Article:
• titles:[String]: labels for each row.
  • colors:[String]: hex string values for the colors in each row. These will be used in conjunction with the extension for UIColor that transforms the strings into color values.
  • triggerSegue: (()->())?: closure that communicates to the parent UIViewController the user tapped one of the rows in the list. Signals to trigger the segue to the TransitionViewController
  • selectedTitle: title of the user selected row.
  • selectedColor: string value of the user selected row color

Weak Vs. Strong References
Note that the buttons array maintains strong references to each button. For a "production" version of the control, this should instead be an array of pointers using weak references from a NSPointerArray. Why though?

For example, code is added that permits end users to delete and add a row to the control. If code is not added to remove that row from the buttons:[UIButton] array on deletion - there would be a memory leak. Over time, with lots of user additions and deletions, the app will crash.

Paste the following code under the variables you just created to handle the initializers for the class:

override init(frame: CGRect) {
    super.init(frame: frame)


init(titles:[String], colors: [String], rowHeight:CGFloat, initialGapBetweenButtons:CGFloat) {

    super.init(frame: CGRect(x: 0, y: 0, width: UIScreen.main.bounds.width, height: CGFloat(rowHeight * CGFloat(titles.count))))

    self.titles = titles
    self.colors = colors
    self.ROW_HEIGHT = rowHeight
    self.OFFSET = initialGapBetweenButtons

required init?(coder aDecoder: NSCoder) {
    super.init(coder: aDecoder)

The initialization code overrides the coder initializer so Interface Builder can adjust the custom control. There is also a custom initializer added that passes in parameters for titles, colors, rowHeight, and initialGapBetweenButtons. This allows manual initialization and customization of the control from the UIViewController.

Next, implement the setupButtons method that's called from the initializers. The method configures each row in the list and positions all the components for animation. Go ahead and paste the following code under the initializers:

 Sets up the rows in the list, positioning them for animation.
private func setupButtons(){
    buttons = [UIButton]()
    // Base number of rows/buttons on number of titles
    for (count,title) in titles.enumerated(){

        let button = UIButton.init(frame: CGRect.init(x: 0, y: 0, width: CGFloat(frame.width), height: CGFloat(ROW_HEIGHT)))
        button.titleLabel?.font = UIFont.boldSystemFont(ofSize: 17.0)
        button.titleLabel?.text = title
        button.setTitle(title, for: .normal)
        button.contentHorizontalAlignment = .left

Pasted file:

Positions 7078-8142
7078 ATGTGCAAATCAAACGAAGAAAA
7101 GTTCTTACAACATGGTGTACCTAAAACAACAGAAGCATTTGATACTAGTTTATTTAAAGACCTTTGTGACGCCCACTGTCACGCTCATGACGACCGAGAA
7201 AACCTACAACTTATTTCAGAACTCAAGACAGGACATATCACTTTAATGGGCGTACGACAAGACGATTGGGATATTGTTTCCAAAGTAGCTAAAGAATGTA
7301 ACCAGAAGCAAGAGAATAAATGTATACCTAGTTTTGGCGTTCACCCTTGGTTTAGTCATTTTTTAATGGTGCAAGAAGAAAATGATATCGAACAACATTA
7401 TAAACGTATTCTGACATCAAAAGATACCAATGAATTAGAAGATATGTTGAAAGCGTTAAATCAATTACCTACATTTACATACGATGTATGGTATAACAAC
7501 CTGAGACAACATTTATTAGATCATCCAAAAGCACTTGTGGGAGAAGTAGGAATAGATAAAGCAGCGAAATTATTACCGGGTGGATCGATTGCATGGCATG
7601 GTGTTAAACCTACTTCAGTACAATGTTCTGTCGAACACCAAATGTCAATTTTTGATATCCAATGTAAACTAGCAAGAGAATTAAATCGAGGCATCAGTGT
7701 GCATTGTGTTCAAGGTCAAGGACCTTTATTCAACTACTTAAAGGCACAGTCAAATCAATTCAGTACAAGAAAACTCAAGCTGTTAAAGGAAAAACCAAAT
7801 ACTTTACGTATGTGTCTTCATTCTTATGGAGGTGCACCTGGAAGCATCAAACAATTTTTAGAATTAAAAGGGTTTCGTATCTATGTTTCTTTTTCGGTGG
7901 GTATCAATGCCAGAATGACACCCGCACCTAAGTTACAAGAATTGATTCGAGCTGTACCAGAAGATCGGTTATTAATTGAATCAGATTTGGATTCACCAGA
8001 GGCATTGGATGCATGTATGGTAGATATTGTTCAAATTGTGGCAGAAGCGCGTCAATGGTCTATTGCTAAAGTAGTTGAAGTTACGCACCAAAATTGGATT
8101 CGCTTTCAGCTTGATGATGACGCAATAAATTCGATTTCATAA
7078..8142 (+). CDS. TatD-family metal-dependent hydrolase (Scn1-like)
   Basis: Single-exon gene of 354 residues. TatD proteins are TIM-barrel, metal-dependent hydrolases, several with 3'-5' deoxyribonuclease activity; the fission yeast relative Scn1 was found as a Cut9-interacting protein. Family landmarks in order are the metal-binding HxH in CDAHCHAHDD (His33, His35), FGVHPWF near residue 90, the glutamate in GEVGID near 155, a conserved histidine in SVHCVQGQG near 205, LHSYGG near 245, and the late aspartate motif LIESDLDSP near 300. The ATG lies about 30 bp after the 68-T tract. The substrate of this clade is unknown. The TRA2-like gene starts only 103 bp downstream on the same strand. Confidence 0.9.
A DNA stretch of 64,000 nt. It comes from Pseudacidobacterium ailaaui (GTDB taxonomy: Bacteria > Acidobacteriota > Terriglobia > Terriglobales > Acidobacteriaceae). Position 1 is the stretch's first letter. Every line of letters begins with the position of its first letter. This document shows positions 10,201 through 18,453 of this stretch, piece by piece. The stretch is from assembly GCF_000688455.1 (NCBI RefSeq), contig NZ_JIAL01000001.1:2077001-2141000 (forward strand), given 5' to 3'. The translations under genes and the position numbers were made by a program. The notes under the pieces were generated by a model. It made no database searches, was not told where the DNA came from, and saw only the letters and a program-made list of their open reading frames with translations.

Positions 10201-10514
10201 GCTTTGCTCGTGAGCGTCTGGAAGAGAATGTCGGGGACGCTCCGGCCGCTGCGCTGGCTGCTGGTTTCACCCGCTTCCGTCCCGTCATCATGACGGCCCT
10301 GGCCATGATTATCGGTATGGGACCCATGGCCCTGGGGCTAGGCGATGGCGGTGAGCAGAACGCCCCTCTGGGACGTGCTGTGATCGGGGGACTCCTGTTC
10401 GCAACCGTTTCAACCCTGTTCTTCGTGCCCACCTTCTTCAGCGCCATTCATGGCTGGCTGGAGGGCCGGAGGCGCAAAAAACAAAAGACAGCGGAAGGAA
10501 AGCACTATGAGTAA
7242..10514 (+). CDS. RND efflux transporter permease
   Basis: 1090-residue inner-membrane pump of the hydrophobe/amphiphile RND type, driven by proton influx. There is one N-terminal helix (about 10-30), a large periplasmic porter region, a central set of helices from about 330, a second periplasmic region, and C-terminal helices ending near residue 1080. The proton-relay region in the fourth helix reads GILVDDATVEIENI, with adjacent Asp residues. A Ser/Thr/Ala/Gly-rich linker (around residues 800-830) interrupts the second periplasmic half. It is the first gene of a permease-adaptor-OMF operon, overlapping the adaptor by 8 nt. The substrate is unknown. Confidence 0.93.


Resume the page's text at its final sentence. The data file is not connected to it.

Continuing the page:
button.titleEdgeInsets = UIEdgeInsets.init(top: 0.0, left: 10.0, bottom: 0.0, right: 0.0)
        button.titleLabel?.textColor = UIColor.white.withAlphaComponent(1.0)
        //Set row to dark gray In case fewer colors are provided than titles
        button.backgroundColor = count < colors.count ? UIColor.init(hexString:colors[count]) : UIColor.darkGray


         // Position each row/button a little further apart than the previous loops button spacing = CGPoint.init(x: CGFloat(frame.width/2), y: (CGFloat(count + 1) * (ROW_HEIGHT + OFFSET)) - (ROW_HEIGHT/2))
        button.alpha = 0.0

        // Add the triggers for user interaction
        let tgr = UITapGestureRecognizer.init(target: self, action: #selector(selectRowAndAnimate(_:)))

        let lgr = UILongPressGestureRecognizer.init(target: self, action: #selector(enlargeButton(_:)))



At a high-level, the code initializes the buttons array used to track each row. It then loops through the titles array, creating a UIButton for each row and configuring color, title, alignment, etc.

The method broken down into more detail:

  • Sets the background color of the UIButton to the corresponding value in the colors array. If the developer provides fewer colors than titles, make the row dark grey.
  • withAlphaComponent ensures the title text color has full opacity even on modification of the alpha levels of the button.
  • Adds a UITapGestureRecognizer and UILongPressGestureRecognizer to each UIButton. The tap gesture will trigger the selector pointing to the selectRowAndAnimate method. The long-press gesture triggers the enlargeButton method for the ripple effect.
  • Sets each UIButton alpha value to 0.0 to make them invisible before triggering the main animation.

Worth a more detailed discussion is the line that positions the UIButton center: = CGPoint.init(x: CGFloat(frame.width/2), y: (CGFloat(count + 1) * (ROW_HEIGHT + OFFSET)) - (ROW_HEIGHT/2))

Spread each UIButton farther apart from the next to make the animation effect more prominent. It'll appear like the lower rows are "flying in" from progressively further distances off the screen. Achieve the effect as follows, based on the loop:

  • Set each UIButton's frame to span the entire width of the superview to ensure the center CGPoint is center of the custom UIView's frame. .

  • Adjust the y value of the center CGPoint to a greater degree each time the loop executes. Take the current loop count and multiply it with the ROW_HEIGHT + OFFSET value to get its near-final position, a y-value at the top of the row. Then, subtract 1/2 the ROW_HEIGHT to get the midpoint and position the button center.